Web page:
Allow about 15 minutes for this activity.
To further introduce students to the factors that affect the accuracy of poll results, direct students to work in small groups to find the answers to a set of questions. First, divide the class into thirds and assign each group one of these articles:
You may choose to print out these readings or ask students to read them online via the Opinion Surveys student esheet. Also, print out the Opinion Survey Quiz ahead of time to give one copy to each student.
Organize students into groups of three or more; a student from each of the above groups should be included in each triad, because each of the above three readings provides information for some but not all of the Quiz questions.
Direct the students to read or scan their articles and then complete the Quiz together in their groups of three. You may ask students to turn in their Quizzes or to discuss answers in class. The Quiz Answer Sheet indicates where the resources provide information that can be used to answer each question.
Next, distribute copies of or display on an overhead a contemporary poll report that you have selected, such as one from a newspaper or on the website of The Gallup Poll or The Pew Charitable Trusts. Guide students through an analysis of the poll with such questions as:
- Who conducted the poll?
- How were the survey respondents chosen?
- What is the sample size?
- Is the sample representative of the whole?
- What is the sampling error for each response?
- Has this poll been weighted, and if so, why?
- Is there any evidence of bias?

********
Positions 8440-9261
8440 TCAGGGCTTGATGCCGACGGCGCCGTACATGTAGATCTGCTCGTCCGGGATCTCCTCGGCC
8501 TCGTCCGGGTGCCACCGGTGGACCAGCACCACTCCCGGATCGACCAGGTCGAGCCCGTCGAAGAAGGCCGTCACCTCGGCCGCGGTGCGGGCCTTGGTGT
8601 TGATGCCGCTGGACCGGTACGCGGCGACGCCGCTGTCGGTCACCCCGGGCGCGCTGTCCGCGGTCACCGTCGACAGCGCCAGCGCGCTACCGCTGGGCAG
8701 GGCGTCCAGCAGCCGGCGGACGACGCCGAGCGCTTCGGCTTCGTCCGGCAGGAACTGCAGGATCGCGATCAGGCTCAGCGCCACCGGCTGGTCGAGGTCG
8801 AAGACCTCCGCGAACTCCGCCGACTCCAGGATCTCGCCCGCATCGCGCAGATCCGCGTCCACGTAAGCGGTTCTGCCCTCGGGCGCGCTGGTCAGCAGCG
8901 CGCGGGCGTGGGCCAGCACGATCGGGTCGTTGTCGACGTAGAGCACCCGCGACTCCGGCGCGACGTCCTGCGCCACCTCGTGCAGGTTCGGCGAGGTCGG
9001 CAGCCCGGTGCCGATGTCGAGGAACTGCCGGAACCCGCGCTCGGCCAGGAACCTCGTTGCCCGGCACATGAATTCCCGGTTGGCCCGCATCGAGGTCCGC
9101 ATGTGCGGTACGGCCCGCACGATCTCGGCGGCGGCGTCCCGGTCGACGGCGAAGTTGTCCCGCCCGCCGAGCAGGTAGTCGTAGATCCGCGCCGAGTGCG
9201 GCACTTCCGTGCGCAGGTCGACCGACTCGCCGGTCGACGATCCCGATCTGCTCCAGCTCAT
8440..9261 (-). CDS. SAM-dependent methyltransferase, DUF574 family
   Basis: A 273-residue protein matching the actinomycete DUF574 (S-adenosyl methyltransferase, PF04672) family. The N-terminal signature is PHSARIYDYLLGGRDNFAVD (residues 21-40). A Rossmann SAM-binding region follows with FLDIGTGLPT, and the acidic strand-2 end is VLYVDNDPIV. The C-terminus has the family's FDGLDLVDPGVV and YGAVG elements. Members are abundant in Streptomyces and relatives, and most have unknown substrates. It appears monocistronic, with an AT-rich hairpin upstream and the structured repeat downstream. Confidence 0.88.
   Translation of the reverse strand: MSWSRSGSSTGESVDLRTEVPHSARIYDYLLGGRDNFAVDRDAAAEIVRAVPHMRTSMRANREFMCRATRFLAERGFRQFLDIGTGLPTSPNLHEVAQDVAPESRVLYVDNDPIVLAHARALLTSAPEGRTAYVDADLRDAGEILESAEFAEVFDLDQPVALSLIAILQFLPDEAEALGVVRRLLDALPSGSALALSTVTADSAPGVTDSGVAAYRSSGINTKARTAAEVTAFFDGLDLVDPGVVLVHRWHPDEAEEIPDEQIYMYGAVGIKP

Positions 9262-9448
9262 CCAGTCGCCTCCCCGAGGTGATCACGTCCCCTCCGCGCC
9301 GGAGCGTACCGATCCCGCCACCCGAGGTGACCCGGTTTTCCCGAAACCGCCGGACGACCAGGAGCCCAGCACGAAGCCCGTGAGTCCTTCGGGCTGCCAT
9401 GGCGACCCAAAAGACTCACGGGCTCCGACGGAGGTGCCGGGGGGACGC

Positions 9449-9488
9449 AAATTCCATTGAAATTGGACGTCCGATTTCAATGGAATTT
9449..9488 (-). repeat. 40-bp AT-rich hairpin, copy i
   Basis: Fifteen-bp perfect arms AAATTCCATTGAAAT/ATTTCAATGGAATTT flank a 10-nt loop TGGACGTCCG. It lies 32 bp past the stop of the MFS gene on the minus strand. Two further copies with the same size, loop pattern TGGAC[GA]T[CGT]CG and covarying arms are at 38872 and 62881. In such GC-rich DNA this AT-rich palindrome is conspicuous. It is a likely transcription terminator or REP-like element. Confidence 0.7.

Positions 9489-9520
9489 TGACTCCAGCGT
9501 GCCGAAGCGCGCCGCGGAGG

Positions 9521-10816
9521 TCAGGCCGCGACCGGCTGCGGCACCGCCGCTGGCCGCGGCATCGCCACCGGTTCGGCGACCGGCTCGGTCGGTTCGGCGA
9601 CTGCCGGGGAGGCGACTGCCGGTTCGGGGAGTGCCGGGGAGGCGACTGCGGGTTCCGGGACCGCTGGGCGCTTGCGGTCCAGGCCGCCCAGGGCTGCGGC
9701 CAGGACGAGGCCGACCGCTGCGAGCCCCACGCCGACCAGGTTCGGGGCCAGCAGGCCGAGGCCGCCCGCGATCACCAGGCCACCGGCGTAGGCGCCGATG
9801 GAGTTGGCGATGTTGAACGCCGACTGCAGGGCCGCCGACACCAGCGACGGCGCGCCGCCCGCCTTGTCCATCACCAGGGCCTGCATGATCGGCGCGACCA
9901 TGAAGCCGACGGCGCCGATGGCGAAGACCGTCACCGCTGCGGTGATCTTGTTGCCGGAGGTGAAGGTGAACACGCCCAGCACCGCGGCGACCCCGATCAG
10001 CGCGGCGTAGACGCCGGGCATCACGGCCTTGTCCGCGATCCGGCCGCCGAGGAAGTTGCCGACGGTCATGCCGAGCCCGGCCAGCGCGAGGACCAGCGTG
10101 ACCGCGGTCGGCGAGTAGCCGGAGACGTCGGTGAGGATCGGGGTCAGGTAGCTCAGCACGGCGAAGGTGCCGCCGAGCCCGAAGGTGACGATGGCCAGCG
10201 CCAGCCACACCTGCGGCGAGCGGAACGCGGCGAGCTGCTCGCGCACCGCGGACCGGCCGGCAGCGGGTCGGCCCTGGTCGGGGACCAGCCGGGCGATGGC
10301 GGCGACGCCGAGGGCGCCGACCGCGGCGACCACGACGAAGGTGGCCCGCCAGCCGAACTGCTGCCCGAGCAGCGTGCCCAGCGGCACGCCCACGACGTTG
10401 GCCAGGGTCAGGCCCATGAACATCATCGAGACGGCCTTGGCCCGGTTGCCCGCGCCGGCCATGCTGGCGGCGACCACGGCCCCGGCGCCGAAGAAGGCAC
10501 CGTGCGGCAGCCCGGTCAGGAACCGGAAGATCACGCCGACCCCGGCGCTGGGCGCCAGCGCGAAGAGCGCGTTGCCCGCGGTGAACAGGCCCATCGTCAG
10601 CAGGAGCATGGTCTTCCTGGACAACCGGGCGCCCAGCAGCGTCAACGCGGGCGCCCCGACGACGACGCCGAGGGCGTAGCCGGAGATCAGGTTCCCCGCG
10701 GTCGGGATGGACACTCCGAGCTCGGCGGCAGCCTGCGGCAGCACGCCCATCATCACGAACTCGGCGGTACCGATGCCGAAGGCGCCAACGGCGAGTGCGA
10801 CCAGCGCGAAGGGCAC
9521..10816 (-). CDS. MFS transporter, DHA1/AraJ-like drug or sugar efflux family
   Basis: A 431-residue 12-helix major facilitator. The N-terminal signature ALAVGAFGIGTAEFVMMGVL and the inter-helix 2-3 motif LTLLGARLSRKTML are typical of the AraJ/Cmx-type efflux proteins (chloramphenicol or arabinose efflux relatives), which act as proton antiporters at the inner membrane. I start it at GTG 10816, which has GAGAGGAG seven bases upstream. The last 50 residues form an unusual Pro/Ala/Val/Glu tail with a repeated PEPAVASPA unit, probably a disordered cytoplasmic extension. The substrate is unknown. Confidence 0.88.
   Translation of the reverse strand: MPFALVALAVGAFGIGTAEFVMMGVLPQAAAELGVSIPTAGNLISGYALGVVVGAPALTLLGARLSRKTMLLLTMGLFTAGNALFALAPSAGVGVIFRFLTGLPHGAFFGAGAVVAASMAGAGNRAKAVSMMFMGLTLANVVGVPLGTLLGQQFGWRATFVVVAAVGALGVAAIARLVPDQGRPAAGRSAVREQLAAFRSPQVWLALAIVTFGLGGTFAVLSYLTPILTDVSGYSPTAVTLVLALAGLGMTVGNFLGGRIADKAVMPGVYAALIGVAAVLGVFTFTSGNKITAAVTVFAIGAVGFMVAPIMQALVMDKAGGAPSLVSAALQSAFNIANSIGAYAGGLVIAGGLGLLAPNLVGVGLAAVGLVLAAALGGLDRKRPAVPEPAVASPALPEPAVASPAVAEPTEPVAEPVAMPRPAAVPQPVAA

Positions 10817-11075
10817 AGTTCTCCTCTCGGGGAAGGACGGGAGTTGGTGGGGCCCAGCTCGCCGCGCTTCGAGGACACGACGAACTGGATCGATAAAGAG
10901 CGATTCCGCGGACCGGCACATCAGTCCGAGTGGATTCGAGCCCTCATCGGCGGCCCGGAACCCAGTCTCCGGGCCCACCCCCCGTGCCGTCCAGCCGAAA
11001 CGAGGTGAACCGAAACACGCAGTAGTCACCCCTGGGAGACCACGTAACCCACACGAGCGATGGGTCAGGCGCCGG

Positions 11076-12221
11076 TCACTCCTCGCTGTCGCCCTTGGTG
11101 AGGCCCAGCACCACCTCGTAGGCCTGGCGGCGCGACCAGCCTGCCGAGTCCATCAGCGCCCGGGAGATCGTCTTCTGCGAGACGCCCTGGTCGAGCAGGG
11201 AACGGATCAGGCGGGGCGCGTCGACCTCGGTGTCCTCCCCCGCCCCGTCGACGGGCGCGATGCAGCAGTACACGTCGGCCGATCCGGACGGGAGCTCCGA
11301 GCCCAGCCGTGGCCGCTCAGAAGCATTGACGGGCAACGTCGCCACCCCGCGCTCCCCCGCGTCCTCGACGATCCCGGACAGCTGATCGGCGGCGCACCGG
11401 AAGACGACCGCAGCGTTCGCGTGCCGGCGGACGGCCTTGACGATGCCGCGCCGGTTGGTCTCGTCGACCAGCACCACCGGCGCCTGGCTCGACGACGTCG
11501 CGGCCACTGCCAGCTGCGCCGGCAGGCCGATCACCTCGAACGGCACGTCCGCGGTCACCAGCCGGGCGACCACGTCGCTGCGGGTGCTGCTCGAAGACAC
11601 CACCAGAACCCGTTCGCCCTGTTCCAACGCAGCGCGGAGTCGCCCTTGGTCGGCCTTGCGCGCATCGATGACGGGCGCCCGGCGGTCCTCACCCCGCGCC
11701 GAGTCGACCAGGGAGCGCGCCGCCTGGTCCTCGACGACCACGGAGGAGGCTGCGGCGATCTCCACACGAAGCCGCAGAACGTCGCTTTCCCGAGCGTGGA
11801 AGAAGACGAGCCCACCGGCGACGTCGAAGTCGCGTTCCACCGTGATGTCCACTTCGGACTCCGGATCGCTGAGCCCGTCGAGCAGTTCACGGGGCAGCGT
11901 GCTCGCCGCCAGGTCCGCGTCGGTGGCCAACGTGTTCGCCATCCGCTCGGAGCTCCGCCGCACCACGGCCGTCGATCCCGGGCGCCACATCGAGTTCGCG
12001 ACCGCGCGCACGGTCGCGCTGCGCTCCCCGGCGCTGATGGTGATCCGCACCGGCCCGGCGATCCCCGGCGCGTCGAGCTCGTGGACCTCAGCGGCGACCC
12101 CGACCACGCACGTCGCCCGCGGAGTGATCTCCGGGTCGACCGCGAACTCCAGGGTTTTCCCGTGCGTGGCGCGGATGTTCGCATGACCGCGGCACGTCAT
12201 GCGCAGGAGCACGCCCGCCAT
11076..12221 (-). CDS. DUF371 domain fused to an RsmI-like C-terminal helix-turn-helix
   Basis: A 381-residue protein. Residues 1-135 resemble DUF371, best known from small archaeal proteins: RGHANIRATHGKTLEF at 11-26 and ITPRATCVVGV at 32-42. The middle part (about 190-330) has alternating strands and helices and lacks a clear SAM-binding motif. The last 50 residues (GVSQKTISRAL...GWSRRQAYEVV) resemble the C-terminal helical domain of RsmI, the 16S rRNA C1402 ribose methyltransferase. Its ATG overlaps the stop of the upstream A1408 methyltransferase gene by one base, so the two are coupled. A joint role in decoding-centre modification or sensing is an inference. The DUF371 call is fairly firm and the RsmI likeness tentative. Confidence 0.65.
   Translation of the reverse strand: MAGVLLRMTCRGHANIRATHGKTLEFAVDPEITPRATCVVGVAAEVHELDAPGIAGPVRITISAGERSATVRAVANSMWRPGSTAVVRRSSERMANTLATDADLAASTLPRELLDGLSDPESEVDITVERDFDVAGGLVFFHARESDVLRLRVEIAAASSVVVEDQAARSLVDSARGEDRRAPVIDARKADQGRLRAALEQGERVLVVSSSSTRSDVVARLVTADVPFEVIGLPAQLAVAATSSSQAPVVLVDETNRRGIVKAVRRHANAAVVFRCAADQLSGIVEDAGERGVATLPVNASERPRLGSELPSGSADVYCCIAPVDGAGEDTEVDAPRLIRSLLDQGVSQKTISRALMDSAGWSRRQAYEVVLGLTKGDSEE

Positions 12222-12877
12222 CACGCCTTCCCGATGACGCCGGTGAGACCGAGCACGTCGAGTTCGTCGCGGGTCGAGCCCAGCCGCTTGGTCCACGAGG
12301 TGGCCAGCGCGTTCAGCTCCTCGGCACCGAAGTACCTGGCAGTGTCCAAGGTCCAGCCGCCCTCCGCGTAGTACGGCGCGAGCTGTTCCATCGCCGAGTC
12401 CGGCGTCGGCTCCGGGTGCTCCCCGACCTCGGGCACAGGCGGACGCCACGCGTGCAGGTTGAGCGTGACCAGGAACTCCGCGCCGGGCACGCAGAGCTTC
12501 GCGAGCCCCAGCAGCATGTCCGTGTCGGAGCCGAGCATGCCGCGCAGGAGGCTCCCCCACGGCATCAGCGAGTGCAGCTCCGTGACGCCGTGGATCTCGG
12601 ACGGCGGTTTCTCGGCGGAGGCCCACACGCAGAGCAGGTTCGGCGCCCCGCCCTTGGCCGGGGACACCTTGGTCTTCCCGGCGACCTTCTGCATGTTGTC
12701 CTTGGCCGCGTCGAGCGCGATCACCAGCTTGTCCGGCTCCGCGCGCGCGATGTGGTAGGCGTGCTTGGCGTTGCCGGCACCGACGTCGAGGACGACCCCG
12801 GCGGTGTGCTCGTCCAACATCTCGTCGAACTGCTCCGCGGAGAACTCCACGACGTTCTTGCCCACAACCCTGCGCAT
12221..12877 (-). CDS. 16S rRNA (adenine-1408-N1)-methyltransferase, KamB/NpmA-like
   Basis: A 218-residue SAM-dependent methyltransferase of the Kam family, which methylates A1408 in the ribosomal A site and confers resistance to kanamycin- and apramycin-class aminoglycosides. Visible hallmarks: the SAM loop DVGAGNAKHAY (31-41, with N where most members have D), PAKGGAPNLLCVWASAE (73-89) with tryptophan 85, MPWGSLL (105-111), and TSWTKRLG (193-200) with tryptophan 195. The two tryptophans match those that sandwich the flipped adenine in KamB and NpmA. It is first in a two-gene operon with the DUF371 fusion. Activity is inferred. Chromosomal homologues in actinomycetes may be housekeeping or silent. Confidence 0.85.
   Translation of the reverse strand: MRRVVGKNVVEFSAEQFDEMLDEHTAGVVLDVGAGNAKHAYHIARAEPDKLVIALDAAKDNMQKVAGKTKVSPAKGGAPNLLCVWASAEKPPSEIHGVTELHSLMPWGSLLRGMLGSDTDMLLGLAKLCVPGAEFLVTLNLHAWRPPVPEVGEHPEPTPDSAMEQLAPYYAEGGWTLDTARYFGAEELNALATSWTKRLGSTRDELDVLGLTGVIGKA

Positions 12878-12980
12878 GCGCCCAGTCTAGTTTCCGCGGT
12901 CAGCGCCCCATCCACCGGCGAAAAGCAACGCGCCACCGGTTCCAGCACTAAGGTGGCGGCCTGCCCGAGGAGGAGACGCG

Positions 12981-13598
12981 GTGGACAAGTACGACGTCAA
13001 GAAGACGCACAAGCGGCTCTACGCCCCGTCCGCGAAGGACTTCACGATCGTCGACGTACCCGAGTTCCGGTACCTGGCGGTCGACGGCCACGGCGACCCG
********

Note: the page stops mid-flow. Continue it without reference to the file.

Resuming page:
- Is there evidence of other factors that might skew the poll results?
You may choose to lead discussions of two polls—one that is done by a creditable polling organization using responsible practices, and another that is NOT done in a manner that produces reliable results.
As homework, direct students to work independently or in their small groups to complete one of these assignments:
- Make a poster display of a published opinion survey and indicate the information the pollster has provided to help readers determine whether the survey was conducted in a manner that reduces error. For example, is information provided about sample size, question wording, margin of error, etc.?
- Write a brief essay on one of these topics:
- Online polls: Can they be scientific?
- Why surveys sometimes get it wrong
- The different purposes of surveys (with examples)
- A famous polling incident (such as when polls predicted that Thomas Dewey would defeat Harry S. Truman in the 1948 U.S. Presidential election)
PollingReport.com bills itself as “an independent, nonpartisan resource on trends in American public opinion.” It has polling information on a wide variety of topics for students to look at after they have examined some of the issues involved.
Angus Reid Consultants provides a daily summary of published polling results from all over the globe. Students may wish to use this site to access surveys for their homework assignment or for further study of the topic.
There are a number of Internet sites that enable visitors to participate in polls and even to create their own polls. These are very popular with young people; your students probably already have engaged in an Internet-based survey or will eventually. Therefore, rather than warning against the phenomena, you might encourage your students to go look at such a survey and critically examine it to see whether it is conducted scientifically (most are not). One such website is YouPolls.